• Durian: The Aromatic King of Fruits

    12/12/2016 Duration: 50min

    Episode 22: Imagine leaving your regular life behind and traveling for a year in search of a ripening fruit. This is what Lindsay Gasik did and it changed her life. The fruit she was searching for is Durian. One of the largest tropical fruits, Durian are renowned for their unusual taste and aroma and have the reputation of "smelling like hell and tasting like heaven." In fact, their strong odor is so pungent, Durians have been banned from the Singapore Rapid Mass Transit System. Durians are high in fat and sugar, covered in thorns, can weigh up to 22 pounds, and fall off the tree when ripe. Be sure to look out for this falling fruit! In 2012, Lindsay set off on a twelve month sojourn around Southeast Asia to follow the Durian season. In this podcast interview we learn about her travels on the Durian Trail, how to eat and prepare Durian, the parallels between wine and Durian, and what happens when you follow a fruit to explore other cultures. Lindsay also tells us how she became a Durian Travel Agent and why s

  • Relax and Calm With Lemon Balm

    14/10/2016 Duration: 26min

    Episode 21: Lemon Balm, Melissa officinalis, is an easy to grow herb with many uses. To learn about  Lemon Balm, I spoke with Kami McBride. Kami is an herbalist, herbal medicine instructor, and creator of the Living Awareness Institute.  Kami has 27 years of experience in inspiring people to use herbs in their daily lives and in this episode, she shares her knowledge about this wonderful plant. Lemon balm makes a pleasant tasting tea, lemonade, and infusion. Palatable to children, Lemon Balm fights colds and flus, is antispasmodic, and carminative. Kami talks about how and when to harvest and use lemon balm and why she calls it a "confetti herb." Kami describes Lemon Balm as the "crowd-pleasing herb" because it elevates mood and is soothing and calming. A favorite of bees, Lemon Balm is a great addition to your garden. Kami advises people to "let yourself fall in love" with a plant and Lemon Balm is an easy herb to fall for. To hear a 2009 interview with Kami McBride on Sustainable World Radio, click here.

  • The Power of Pulses with Dan Jason

    30/06/2016 Duration: 34min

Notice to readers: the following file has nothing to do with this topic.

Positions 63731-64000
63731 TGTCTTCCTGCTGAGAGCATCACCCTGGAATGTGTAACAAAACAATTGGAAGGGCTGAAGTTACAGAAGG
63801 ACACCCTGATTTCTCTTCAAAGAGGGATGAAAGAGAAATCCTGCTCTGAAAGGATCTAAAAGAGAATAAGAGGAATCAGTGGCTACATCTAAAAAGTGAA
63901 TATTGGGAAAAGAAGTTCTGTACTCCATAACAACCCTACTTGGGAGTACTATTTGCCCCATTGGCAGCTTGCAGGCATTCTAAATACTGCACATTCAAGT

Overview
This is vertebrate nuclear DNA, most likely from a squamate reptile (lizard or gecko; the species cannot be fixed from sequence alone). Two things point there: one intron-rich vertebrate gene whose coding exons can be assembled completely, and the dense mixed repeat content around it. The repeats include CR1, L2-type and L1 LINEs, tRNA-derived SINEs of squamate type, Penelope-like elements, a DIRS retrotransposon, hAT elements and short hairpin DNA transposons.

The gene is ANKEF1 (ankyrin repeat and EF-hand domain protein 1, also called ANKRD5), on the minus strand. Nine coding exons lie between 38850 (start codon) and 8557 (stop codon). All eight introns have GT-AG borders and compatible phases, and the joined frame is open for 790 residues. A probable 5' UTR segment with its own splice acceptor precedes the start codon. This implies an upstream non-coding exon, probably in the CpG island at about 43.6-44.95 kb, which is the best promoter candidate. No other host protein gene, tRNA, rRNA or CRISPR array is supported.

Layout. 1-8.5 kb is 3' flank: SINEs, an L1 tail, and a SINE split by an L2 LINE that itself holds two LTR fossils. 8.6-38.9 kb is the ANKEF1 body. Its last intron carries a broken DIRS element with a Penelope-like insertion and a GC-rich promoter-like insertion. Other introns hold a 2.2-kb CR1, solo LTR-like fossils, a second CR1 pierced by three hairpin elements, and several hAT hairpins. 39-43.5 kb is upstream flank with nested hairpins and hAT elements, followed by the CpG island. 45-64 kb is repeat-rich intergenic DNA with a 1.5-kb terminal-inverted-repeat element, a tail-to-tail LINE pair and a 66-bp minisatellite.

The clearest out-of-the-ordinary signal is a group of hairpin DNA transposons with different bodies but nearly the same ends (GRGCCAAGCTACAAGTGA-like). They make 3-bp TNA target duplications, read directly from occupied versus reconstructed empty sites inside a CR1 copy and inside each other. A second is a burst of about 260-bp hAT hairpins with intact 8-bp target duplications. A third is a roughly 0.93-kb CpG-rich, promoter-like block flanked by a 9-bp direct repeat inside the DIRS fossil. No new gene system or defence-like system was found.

Episode 20: Have you heard about Pulses? The edible seeds of legumes, Pulses are, in the words of my guest Dan Jason, a "simple, beautiful, nutritious, and versatile crop". Easily grown without herbicides or pesticides, pulses are resilient, need little water, and increase soil fertility. They contain protein, are highly nutritious, and easy to grow and prepare.  Dan Jason is an organic farmer, seed saver, and author based on Salt Spring Island, British Columbia. Dan is the author of the new book The Power of Pulses: Saving the World with Peas, Beans, Chickpeas, Favas, and Lentils. Farming organically for over thirty years, Dan is the owner and founder of the heritage and heirloom seed company, Salt Spring Seeds. An advocate for untreated, open-pollinated, and non-GMO seeds, Dan believes that pulses can help renew the health of our planet. 2016 is the International Year of Pulses. Make this the year that you incorporate the incredible family of pulses into your diet and, if you have the space, into your garde

  • Paw Paw: The Forgotten Fruit

    31/12/2015 Duration: 38min

    Episode 19: Have you ever eaten a paw paw? If you haven't, you'll probably want to, after hearing this interview with Andrew Moore, author of the book, Paw Paw In Search of America's Forgotten Fruit.   Paw Paws are North America's largest, edible, native fruit. Growing wild in 26 states, paw paws have been immortalized in folk songs, like Way Down Yonder in the Paw Paw Patch. In modern times, paw paws have largely been forgotten. To learn why, I speak with Andrew Moore about this delicious and highly medicinal plant. Andrew takes us on a journey through the Paw Paw Belt and shares why he is excited about the future of this tropical tasting plant.  To read more about Andrew, click here.    

  • The Beautiful Rose

    24/10/2015 Duration: 33min

    Episode 18: Our plant for this episode is the Rose. Roses are edible, medicinal, and therapeutic. To learn about this beautiful plant, I spoke with Linda Buzzell Saltzman, an Eco-Therapist and Rosarian who grows roses in and around her backyard food forest. Linda talks about the history of roses, the benefits of growing heritage roses, and why the concept of "right rose, right place" is important. Linda also shares recipes and gardening tips. After hearing about Roses, you may be tempted to become a rose rustler. To learn more about heritage roses, visit Linda's blog by clicking here.

  • Amazing Yeast- Tiny, Ubiquitous, and Invaluable